I was wrong.

I should have trusted in Knox.

I will from here on out.

And, to be honest (because why not?), I also wasn’t so thrilled a the idea of a bodyguard plot line (though Caleb does not consider himself a bodyguard. “I’m a security specialist,” he tells Ellen early on). Then Knox goes and makes Ellen and Caleb so likable, each on their own and when they’re together. Knox fills out their back stories and explains them each in such a way as to make their eventual hot chemistry and hot sex completely believable. Still, she leaves enough room for the relationship to struggle and for the characters’ flaws to rear their ugly heads. How hard can it be to craft that kind of story? Knox makes it seem easy, that’s for sure.

Some background.

First, Ellen Callahan.

  • her path in life: college, law school, marriage, divorce, motherhood
  • now a single mother raising her young son alone, living on a cul-de-sac in Camelot, Ohio
  • Ellen’s ex-husband cannot co-parent because of his alcoholism so his mother, Maureen, helps Ellen out by watching Henry Thursday afternoon through Saturday mornings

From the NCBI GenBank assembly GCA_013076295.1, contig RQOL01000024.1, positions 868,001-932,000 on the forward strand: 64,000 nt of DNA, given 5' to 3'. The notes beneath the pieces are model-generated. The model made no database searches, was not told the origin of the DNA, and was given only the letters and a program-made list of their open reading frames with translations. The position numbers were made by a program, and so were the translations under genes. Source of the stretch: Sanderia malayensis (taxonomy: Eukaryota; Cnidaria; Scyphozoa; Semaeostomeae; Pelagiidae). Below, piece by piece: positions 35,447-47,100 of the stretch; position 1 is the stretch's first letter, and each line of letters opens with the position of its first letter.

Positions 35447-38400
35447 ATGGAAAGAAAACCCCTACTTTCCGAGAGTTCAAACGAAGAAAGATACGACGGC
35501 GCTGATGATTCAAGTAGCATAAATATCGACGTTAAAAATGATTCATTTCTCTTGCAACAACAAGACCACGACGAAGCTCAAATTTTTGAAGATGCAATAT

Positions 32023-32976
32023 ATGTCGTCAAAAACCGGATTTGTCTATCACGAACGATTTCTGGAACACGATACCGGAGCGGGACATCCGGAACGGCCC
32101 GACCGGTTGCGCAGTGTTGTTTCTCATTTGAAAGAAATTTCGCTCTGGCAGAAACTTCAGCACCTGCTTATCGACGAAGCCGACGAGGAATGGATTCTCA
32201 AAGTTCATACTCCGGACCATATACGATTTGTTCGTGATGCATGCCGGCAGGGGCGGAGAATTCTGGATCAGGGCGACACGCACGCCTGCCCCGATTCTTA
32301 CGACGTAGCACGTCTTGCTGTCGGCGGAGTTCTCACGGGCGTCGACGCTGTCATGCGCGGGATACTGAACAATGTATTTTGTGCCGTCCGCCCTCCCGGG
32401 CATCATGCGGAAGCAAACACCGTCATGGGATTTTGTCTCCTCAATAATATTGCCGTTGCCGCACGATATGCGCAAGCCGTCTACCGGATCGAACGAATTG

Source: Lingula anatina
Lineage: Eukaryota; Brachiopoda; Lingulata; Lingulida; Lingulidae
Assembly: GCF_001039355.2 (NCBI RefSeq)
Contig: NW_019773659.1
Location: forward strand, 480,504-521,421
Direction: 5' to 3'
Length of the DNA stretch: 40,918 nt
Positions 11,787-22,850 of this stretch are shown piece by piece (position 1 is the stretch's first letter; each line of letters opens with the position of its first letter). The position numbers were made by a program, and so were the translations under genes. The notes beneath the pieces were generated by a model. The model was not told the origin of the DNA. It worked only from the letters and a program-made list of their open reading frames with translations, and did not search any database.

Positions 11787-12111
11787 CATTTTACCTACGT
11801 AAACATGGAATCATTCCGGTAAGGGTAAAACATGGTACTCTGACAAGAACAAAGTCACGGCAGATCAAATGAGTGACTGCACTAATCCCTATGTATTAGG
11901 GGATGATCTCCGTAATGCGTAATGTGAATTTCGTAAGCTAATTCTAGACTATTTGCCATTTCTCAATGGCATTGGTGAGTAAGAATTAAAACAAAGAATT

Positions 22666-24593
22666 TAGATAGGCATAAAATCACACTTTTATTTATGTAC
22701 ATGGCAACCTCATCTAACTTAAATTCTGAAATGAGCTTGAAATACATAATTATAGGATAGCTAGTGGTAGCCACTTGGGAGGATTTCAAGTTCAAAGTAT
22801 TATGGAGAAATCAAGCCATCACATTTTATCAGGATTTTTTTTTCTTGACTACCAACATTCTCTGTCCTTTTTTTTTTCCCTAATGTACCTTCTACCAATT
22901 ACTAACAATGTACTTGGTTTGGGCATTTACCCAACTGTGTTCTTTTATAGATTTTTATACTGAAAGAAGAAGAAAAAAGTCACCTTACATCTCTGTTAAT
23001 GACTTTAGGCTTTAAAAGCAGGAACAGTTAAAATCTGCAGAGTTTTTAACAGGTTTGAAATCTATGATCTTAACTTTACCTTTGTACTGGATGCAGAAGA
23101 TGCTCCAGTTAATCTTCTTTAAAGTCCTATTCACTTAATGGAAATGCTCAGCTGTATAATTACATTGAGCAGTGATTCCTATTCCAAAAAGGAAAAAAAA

• she’s an entertainment lawyer who advocates for artists against the giant corporations that exploit them
  • Jamie Callahan, her brother, is a famous pop star who lives in California. He recently was involved with Ellen’s next door neighbor, Carly. When the paparazzi found out about Jamie’s relationship with Carly, they had descended on Camelot. And despite Jamie leaving Camelot and (a pregnant) Carly behind, the paparazzi had not left.
  • “In the winter after she kicked Richard [her now ex-husband] out for being a philandering dickhead” [related: I love you, Ruthie Knox], their son had sprouted from a pea-size nothing to a solid presence inside her womb, breathing and alive.”
  • Her son, Henry, is now 2

And Caleb Clark:

  • runs his own security company (Camelot Security) but has been subcontracted by Jamie’s regular security company out of California (Breckenridge) to protect both Ellen and Carly from the prying eyes and lens of the paparazzi